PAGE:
The play introduced the word “robot” from the Czech robota to the world and also the vision of an anti-utopia to a world agog with the wonders of modernity.

Although a comedy R.U.R. dialogues are almost apocalyptic. As Harry Domin, the Central Director of Rossum’s factory tells young Helena Glory a troubled skeptic about the production of “artificial men,” Old Rossum a scientist wanted to replace God and scientifically reproduce the human anatomy. His son was smarter. He invented the robot.

 

DOMIN: So young Rossum said to himself: “A man is something that feels happy, plays the piano, likes going for a walk and, in fact, wants to do a whole lot of things that are really unnecessary.”

HELENA: Oh!

DOMIN: That are unnecessary when he wants, let us say, to weave or count…Do you play the piano?

HELENA: Yes

DOMIN: That\s good. But a working machine must not play the piano, must not feel happy, must not do a whole lot of other things. A gasoline motor must not have tassels or ornaments, Miss Glory. And to manufacture artificial workers is the same thing as to manufacture gasoline motors…From a practical point of view…What sort of worker do you think is the best from a practical point of view?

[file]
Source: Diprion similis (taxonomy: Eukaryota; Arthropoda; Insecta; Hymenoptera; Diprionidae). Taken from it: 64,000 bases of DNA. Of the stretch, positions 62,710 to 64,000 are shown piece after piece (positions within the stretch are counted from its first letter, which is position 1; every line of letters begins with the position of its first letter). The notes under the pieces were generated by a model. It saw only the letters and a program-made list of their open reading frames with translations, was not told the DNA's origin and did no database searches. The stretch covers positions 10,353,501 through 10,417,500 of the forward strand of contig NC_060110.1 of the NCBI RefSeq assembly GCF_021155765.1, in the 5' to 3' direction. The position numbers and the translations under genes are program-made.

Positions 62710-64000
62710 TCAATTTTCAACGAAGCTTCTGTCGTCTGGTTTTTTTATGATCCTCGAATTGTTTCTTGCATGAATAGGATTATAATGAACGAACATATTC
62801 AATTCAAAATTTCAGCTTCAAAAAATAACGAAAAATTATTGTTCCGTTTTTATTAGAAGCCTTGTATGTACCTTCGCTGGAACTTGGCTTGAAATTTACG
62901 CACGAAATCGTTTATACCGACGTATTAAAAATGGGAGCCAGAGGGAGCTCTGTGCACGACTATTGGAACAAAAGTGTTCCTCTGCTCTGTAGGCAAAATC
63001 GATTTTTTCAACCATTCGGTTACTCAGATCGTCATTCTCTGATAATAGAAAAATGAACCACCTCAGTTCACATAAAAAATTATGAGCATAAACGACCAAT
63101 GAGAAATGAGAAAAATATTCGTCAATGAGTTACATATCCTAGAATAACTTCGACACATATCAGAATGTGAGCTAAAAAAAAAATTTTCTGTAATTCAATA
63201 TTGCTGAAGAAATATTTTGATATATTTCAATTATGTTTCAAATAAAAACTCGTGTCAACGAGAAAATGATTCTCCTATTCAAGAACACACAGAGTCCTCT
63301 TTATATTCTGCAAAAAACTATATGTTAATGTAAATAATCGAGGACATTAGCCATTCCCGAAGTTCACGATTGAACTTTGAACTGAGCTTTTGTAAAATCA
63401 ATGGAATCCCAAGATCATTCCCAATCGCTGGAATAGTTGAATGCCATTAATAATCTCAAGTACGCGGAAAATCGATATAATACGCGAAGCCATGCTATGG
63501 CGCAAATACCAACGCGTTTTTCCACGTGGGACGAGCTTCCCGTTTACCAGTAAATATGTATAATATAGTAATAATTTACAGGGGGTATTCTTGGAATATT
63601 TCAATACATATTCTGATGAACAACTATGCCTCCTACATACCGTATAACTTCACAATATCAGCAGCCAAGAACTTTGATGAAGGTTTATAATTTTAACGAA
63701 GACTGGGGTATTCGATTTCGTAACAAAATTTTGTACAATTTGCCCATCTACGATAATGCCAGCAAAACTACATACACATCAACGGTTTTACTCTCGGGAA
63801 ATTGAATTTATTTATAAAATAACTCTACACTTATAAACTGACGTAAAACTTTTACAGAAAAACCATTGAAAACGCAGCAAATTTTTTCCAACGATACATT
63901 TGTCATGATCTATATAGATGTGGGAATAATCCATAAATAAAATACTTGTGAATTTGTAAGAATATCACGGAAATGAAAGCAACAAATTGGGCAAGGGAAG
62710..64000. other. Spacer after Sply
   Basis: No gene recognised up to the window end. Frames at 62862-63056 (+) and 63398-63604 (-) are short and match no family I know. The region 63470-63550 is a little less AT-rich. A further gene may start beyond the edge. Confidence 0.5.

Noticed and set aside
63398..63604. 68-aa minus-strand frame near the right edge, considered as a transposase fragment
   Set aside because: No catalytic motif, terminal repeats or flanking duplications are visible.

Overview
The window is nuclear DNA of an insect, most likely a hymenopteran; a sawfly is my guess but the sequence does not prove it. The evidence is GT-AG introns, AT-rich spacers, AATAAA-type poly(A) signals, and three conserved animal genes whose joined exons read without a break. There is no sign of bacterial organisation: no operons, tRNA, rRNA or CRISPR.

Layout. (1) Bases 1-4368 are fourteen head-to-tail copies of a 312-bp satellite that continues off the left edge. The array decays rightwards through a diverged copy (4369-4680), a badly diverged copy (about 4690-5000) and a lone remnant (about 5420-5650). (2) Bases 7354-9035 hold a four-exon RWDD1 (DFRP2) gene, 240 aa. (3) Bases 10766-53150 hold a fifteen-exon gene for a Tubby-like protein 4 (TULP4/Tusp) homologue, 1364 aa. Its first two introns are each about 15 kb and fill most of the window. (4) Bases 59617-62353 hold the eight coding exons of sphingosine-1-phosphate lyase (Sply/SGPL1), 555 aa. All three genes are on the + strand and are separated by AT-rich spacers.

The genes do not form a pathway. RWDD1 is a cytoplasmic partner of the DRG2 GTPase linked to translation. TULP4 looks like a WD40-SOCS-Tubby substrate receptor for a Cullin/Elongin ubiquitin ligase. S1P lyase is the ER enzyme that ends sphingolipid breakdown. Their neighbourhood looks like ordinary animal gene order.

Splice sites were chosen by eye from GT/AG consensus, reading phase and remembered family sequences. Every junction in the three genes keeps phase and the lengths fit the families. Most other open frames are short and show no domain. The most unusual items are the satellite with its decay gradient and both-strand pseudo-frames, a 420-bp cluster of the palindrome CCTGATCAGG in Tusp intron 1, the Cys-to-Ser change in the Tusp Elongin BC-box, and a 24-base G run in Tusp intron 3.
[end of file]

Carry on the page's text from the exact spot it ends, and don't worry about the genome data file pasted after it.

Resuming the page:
HELENA: Perhaps the one one whois most honest and hardworking.

DOMIN: No. It’s the one that is the cheapest. The one whose requirements are the smallest…

 

And, one could add: one with the fewest prejudices and other ill-formed emotions about habits, rituals, gods and ideas of faith and inchoate ambitions nurtured in anger and fury at opportunities snatched away by neighbours. Robots do not have to “love thy neighbor” (the toughest and probably least-followed commandment in the Mosaic Decalogue). Mitra will not join Opposition parties peddling dubious secularisms and tolerance for the Other. And “he” can repeat ad nauseam, at the press of a button that India invented plastic surgery ten thousand years ago in Afghanistan that is part of Akhand Bharat.